Bruce Banner.  The Fugitive.  Caine.  Whether I’m running, chasing, or wandering, it’s a self-imposed isolation made less desperate through motion.  All I need is an excuse and I’m off.

Step Five: admitted to God, to ourselves, and to another human being the exact nature of our wrongs.

For me, holing up has always been my go-to solution.  I’d even make up problems just to solve them through solitude.  The weird part is, the separation works.  I get to reset, calm down or charge up, depending on the situation, and re-enter the general stream of consciousness that exists in the day-to-day world.  The problem becomes one of timing; I quite often overstay my welcome in Aloneville; a town I should be passing through, not looking to put down roots and set up shop.  Because my shop is at the end of a dead-end alley, and only offers outdated produce and crazy self-assertions.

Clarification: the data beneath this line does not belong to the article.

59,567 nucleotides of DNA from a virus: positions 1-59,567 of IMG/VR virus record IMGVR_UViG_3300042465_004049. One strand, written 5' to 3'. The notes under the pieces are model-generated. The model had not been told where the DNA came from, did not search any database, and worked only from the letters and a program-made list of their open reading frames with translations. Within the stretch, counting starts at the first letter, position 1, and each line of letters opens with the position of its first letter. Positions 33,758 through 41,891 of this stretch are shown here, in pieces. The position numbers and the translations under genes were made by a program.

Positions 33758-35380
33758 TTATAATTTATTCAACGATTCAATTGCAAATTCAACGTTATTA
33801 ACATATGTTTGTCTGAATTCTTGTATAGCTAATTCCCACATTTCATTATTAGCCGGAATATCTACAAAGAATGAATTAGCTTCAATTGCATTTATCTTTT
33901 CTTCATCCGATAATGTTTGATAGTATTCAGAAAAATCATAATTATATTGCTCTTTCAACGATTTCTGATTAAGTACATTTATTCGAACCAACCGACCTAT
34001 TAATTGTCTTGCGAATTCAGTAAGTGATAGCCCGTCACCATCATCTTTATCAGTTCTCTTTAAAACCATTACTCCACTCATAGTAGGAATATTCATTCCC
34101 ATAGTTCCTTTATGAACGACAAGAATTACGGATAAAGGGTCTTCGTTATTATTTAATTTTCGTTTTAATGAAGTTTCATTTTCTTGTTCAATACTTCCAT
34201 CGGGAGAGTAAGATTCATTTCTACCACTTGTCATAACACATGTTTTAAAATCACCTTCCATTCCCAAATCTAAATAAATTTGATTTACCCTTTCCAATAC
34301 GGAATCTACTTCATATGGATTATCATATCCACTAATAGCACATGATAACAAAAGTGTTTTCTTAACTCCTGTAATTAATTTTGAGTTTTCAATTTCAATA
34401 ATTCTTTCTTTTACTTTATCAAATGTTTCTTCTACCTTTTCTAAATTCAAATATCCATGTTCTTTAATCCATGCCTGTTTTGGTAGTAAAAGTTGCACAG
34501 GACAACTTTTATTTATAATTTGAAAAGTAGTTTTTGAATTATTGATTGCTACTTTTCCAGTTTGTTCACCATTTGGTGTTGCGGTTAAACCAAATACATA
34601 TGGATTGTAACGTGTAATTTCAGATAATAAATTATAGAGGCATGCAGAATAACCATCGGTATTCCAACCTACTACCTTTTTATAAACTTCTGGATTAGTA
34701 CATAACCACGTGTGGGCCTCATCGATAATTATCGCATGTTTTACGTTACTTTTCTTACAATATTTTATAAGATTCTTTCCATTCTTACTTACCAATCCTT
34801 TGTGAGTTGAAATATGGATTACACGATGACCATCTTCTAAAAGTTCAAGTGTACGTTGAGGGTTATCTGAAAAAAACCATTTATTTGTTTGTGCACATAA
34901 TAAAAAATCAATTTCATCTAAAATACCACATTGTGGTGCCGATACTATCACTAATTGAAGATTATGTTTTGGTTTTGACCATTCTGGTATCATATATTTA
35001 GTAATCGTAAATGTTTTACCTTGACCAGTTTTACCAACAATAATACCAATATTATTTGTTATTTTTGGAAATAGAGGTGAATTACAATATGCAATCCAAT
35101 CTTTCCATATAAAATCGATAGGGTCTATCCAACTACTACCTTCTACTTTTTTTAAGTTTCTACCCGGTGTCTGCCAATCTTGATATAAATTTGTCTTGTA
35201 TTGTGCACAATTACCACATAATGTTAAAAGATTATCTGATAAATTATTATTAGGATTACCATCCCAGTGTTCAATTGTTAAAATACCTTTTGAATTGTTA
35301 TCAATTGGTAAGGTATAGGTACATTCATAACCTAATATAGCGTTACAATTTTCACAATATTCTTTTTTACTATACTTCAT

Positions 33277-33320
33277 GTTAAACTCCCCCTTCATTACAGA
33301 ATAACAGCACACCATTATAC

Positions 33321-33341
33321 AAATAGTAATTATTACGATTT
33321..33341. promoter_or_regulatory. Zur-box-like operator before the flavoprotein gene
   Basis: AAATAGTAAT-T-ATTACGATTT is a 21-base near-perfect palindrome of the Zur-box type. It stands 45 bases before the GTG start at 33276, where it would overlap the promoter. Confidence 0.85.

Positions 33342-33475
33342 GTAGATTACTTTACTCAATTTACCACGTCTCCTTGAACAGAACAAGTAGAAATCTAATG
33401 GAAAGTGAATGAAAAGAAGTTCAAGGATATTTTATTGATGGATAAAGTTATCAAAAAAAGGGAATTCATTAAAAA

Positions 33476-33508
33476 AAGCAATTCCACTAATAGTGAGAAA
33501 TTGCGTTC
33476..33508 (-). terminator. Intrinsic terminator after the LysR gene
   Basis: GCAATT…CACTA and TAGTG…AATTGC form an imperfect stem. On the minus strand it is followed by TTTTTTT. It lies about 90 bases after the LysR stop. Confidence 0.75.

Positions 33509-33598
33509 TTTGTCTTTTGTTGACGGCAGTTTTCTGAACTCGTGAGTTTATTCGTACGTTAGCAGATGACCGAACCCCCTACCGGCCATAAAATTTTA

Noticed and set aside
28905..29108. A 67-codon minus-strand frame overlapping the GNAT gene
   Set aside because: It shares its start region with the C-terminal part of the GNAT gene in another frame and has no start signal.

It’s an odd wrong to be admitting to, but it’s at the core of all my problems: I’ve never known when to leave well enough alone.  Overdoing something often seems like the only way to do something, even if that means destroying the very thing I love in the process.

Today and for the future:  Set a timer.  Sometimes it’s that literal.

One thought on “the highway is my way.

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